The many types of Chinese dumplings - 饺子(jiǎozi)
Updated: Oct 2, 2019
饺子 (jiǎozi) or Chinese dumpling is a quintessential dish in China that is consumed and appreciated throughout the country all year round in various different guises. It can be eaten for breakfast, lunch or dinner; served as an appetiser, a side dish, or as the main course. In China, 饺子 (jiǎozi) is sometimes served as a last course in restaurants.
There are many variations of 饺子 (jiǎozi) which essentially refer to the way that the dumplings have been cooked. If the dumplings are boiled then they are called 水饺 (shuǐjiǎo), if steamed then 蒸饺 (zhēngjiǎo), or fried 锅贴 (guōtiē). 锅贴 (guōtiē) literally means “pot stickers” which you may have seen the menus of some Chinese restaurants.
饺子 (jiǎozi) is also the most important dish for celebrating Chinese New Year especially in Northern China. It is a ritual comparable to that of the roast turkey at Christmas. The pronunciation of the word 饺子 (jiǎozi) phonetically suggests the turning point between the old year and the new year. The radical 交 (as part of 饺 jiǎo) means ‘to overlap’ or ‘to cross,’ and in ancient Chinese, 子(zǐ) refers to the time between 11pm and 1am. As such families would eat 饺子 (jiǎozi) at midnight on Chinese New Year's Eve to bid a symbolic farewell to the old year and to welcome in the new. In addition, 饺子 (jiǎozi) is usually made in the shape of gold ingots (in the same shape as ancient Chinese money), and eating it during the New Year with the family symbolises good fortune and wealth for all.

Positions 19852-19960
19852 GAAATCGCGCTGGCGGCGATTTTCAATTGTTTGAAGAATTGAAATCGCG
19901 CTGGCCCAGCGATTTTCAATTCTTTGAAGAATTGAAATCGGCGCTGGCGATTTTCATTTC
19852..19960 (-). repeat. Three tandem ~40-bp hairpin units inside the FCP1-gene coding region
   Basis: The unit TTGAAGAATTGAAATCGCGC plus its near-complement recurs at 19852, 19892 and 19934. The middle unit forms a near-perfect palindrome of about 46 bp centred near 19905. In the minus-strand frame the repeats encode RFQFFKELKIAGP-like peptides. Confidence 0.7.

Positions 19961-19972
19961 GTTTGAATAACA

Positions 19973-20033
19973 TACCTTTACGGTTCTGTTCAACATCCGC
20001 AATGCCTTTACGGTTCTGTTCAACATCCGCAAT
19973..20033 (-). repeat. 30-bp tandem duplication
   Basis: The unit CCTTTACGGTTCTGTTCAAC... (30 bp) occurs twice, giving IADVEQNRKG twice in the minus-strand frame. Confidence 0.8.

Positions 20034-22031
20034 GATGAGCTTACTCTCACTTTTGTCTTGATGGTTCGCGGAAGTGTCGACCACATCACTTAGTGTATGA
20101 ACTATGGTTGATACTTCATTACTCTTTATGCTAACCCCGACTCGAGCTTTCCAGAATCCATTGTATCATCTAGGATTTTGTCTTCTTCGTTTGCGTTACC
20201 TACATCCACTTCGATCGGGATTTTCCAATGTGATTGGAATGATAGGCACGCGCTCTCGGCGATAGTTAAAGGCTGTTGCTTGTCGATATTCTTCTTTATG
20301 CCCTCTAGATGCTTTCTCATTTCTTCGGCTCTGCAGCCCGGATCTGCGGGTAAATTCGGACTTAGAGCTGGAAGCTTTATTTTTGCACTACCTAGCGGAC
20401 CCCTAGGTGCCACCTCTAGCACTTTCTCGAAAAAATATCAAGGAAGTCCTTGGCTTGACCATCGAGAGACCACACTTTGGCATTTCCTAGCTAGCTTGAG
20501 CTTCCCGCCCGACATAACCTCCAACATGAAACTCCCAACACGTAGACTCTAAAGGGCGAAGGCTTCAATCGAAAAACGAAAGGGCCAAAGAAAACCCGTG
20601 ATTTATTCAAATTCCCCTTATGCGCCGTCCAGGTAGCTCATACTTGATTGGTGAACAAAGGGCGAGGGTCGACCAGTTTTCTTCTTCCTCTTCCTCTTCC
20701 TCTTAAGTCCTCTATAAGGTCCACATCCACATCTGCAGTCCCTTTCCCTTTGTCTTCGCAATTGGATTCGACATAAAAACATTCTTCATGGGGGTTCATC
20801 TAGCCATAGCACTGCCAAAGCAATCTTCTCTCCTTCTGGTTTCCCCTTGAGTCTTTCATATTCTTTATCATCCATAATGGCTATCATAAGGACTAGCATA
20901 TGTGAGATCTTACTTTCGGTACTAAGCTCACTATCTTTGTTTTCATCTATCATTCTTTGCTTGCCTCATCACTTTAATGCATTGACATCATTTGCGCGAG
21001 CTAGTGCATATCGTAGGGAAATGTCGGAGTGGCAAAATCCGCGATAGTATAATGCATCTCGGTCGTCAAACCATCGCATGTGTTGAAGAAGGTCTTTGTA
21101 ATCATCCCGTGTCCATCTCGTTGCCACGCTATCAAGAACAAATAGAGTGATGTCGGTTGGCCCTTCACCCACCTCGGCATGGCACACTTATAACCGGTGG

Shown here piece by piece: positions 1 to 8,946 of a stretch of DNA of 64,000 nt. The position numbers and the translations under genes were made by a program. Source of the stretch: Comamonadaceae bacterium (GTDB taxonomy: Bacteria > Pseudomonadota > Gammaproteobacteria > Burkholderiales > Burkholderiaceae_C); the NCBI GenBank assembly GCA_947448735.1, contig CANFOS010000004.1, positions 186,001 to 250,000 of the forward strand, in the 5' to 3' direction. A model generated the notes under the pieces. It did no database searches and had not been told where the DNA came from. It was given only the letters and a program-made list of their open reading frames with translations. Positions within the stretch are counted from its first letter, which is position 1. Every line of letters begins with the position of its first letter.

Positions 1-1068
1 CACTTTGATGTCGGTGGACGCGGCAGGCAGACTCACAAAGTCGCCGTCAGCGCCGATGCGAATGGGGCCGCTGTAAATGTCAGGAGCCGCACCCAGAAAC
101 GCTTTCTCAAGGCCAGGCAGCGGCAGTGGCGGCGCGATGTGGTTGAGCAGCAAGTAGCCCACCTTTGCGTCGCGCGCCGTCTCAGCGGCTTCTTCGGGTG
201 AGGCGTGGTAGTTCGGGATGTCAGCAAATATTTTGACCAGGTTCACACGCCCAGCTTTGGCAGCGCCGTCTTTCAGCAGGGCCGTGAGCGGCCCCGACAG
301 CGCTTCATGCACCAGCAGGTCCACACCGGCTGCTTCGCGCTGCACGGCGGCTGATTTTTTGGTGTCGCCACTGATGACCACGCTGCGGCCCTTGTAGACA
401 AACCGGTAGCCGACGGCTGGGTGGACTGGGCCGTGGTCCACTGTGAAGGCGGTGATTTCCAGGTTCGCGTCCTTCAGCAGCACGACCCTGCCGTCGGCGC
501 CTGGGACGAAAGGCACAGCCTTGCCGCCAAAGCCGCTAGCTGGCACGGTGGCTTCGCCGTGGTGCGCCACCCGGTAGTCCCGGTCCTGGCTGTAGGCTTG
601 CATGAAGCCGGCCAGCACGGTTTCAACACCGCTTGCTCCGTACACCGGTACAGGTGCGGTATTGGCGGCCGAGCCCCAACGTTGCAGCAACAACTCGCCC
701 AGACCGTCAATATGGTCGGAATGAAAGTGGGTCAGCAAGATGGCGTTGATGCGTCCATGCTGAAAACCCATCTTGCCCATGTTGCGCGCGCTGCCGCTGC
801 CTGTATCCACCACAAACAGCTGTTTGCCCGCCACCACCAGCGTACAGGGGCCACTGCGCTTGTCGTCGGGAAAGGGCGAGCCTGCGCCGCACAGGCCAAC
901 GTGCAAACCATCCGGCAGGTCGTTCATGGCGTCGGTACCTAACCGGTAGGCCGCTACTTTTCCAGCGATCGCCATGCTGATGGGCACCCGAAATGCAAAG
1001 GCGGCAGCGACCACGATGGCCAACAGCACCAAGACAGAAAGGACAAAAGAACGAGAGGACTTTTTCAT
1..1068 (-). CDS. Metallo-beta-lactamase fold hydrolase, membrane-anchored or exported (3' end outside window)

The Youtube clip below introduces vocabulary in relation to making dumplings.
Click here for the Youtube clip in Mandarin with Simplified and Traditional captions.